Dublin’s Phoenix Park – A National Treasure

This year – 2012, is the 350th anniversary of the opening of the Phoenix Park to the general public. The park was opened, for the first time in 1747 by the 4th Earl of Chesterfield, Philip Dormer Stanhope.

According to some observers, the Phoenix Park which covers 1752 acres is like a small Kingdom. It is the largest public park in Europe and larger than New York’s Central Park.

To give readers a sense of scale; one could place 993 Wembley football pitches into the size of the area covered by the Phoenix Park, or park 236,335 private cars in that space, or build 64,456 110sq metre semi-detached houses on that site. It’s big.

The Phoenix Park has over 500 acres of woodland, 22km of roads, 14km of Cycle lanes, and 30km of Footpaths – all surrounded by an 11km perimeter wall. There are 10 million car journeys per year, made into and through the park. Typically, 250 major public events, and 2300 sporting events would be held annually in the park. Visitor numbers to the park are significant. For example, the 2011 annual Bloom Garden Festival alone drew 90,000 people and Dublin Zoological Gardens see approximately 900,000 visitors annually, through their turn styles.

Nature is abundant in the Phoenix Park with pride of place going to the historic, 450 strong Fallow Deer Herd, whose lineage traces all the way back to 1662 when the area was a Royal Deer Park. In addition, wild habitat is provided for: foxes, badgers, rabbits, squirrels, rare bats and more than forty species of birds. Of course Dublin Zoological Gardens, which is home to over seven hundred animals and birds, is also part of the park.

History would be a key word when one thinks of the Phoenix Park. Throughout its lifetime the park has hosted many distinguished and some quite notorious individuals. Monarchs have visited the park. Great states people have lived in or visited the park. Great entertainers have performed in the park and skilled sports people have wowed crowds with performances in the park, and the list goes on.

The Phoenix Park has military and police links as well. Irish Army Headquarters is located within the park near to Parkgate Street. In earlier centuries, during the time of the Viceroys, the park was a venue for regular mass military reviews and drilling exercises. One such exercise merited special mention in the Illustrated London News of 1844. The present day Irish Police Headquarters (Ceanncheathrú An Gardha Síochána) is located on the North Road of the park.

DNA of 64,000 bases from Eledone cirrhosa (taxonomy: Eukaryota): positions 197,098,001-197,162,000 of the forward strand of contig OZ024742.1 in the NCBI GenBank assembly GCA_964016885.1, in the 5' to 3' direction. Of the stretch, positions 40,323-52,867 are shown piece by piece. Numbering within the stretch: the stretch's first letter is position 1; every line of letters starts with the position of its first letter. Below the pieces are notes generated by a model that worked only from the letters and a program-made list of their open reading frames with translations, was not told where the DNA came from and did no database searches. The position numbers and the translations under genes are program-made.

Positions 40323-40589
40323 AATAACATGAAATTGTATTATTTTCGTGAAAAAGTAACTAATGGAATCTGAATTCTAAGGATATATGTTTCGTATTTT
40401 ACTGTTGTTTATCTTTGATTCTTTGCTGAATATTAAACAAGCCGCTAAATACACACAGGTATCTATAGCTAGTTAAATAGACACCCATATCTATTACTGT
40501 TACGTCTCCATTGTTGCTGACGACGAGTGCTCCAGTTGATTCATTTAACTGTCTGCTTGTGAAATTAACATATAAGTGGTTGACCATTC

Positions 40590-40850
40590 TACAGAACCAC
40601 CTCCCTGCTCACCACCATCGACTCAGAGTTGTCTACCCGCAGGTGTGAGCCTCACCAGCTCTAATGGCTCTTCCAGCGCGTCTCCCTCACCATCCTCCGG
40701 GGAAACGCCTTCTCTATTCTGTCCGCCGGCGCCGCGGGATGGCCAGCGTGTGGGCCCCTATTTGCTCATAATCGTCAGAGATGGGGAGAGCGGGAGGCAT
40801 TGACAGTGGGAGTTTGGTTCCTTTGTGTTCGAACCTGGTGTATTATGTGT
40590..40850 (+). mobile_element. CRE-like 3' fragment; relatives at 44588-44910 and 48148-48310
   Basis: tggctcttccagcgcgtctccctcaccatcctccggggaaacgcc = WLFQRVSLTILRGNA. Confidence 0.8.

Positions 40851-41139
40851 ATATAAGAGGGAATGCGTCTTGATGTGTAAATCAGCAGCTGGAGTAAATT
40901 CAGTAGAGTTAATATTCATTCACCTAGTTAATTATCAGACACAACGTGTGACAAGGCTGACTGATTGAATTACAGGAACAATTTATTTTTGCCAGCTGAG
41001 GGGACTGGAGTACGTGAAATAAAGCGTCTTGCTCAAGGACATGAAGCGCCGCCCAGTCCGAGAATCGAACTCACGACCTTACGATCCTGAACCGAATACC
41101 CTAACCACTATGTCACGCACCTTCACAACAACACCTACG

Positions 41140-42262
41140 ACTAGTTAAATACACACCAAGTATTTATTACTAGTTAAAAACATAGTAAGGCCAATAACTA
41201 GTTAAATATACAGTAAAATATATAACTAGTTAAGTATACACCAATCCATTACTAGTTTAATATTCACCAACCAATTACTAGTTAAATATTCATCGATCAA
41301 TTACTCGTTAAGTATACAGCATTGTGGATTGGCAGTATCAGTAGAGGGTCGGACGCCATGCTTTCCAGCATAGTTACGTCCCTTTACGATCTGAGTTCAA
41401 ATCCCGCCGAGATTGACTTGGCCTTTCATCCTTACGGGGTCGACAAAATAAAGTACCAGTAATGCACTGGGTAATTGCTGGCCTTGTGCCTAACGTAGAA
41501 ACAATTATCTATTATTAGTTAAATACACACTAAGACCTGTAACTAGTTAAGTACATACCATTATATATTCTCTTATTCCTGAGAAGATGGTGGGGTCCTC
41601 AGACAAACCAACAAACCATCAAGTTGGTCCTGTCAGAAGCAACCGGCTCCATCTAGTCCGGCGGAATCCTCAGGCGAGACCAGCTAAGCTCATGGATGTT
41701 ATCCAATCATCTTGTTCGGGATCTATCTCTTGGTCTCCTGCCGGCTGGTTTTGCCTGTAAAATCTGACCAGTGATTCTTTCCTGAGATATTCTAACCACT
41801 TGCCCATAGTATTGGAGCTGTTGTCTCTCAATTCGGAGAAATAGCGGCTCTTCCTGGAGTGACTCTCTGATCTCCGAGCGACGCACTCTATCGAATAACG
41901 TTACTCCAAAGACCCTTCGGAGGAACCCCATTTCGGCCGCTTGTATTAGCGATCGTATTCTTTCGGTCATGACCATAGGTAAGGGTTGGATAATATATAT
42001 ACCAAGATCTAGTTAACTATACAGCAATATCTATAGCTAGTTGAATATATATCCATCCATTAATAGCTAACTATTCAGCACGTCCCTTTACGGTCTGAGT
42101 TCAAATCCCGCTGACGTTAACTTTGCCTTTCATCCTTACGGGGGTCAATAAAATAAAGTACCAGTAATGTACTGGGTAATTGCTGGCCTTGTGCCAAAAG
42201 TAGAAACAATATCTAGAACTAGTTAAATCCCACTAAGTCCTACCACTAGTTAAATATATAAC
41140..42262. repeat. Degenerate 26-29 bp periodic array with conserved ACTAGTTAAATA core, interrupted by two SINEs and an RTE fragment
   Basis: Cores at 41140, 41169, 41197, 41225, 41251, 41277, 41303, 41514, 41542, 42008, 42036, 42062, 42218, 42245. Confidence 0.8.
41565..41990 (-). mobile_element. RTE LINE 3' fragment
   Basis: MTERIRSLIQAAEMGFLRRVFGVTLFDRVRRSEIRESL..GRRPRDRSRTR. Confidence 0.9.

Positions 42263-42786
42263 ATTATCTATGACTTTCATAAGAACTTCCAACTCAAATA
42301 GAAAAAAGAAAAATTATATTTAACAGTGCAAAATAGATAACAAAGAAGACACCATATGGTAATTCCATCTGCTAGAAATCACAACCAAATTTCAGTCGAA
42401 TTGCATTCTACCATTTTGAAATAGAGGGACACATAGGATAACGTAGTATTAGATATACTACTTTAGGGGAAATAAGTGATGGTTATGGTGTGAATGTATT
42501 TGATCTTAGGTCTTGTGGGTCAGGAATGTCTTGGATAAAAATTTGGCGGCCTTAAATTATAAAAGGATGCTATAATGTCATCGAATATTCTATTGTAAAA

Beautiful architecture abounds within the Phoenix Park with large buildings such as: Áras an Uachtaráin (the residence of the President of Ireland) and Deerfield House (the residence of the American Ambassador) being the more prominent. However, for architectural enthusiasts, there are dozens more examples of earlier century fine architecture located around the park in the form of Gate Lodges, School Houses, Zoo Buildings, Kiosks and Sports Pavilions etc.,

During the era of the Viceroy’s society believed in building monuments to record achievement and as symbols of power. There are some fine examples of a number of such monuments within the Phoenix Park. Sadly, by virtue of past political differences leading to acts of destruction, not all the original fine monuments and pieces of sculpted art work which once adorned the park, have survived.

Finally, within the grounds of the Phoenix Park and along the banks of the nearby river Liffey, from the 1800s onward, archaeologists began to unearth skeletal remains and artifacts. Some of the artifacts were later dated to between 3,000 and 3,500BC and believed to have belonged to the ancient people who once had farmed the land which now forms the parks fifteen acres. Human remains found along the banks of the nearby river Liffey were dated to the time of the Vikings circa 841/842, a time when the building of Dubhlinn (meaning: black pool) was taking place. Dubhlinn being the forerunner of today’s Dublin City.

Without question, the Phoenix Park is a must see for visitors coming to Dublin.

Have you ever visited the Phoenix Park? If so, what were your impressions? Do you have any special story to tell about experiences you may have had within the Phoenix Park?

More on Philip Dormer Stanhope, 4th Earl of Chesterfield:


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About dubmantalks

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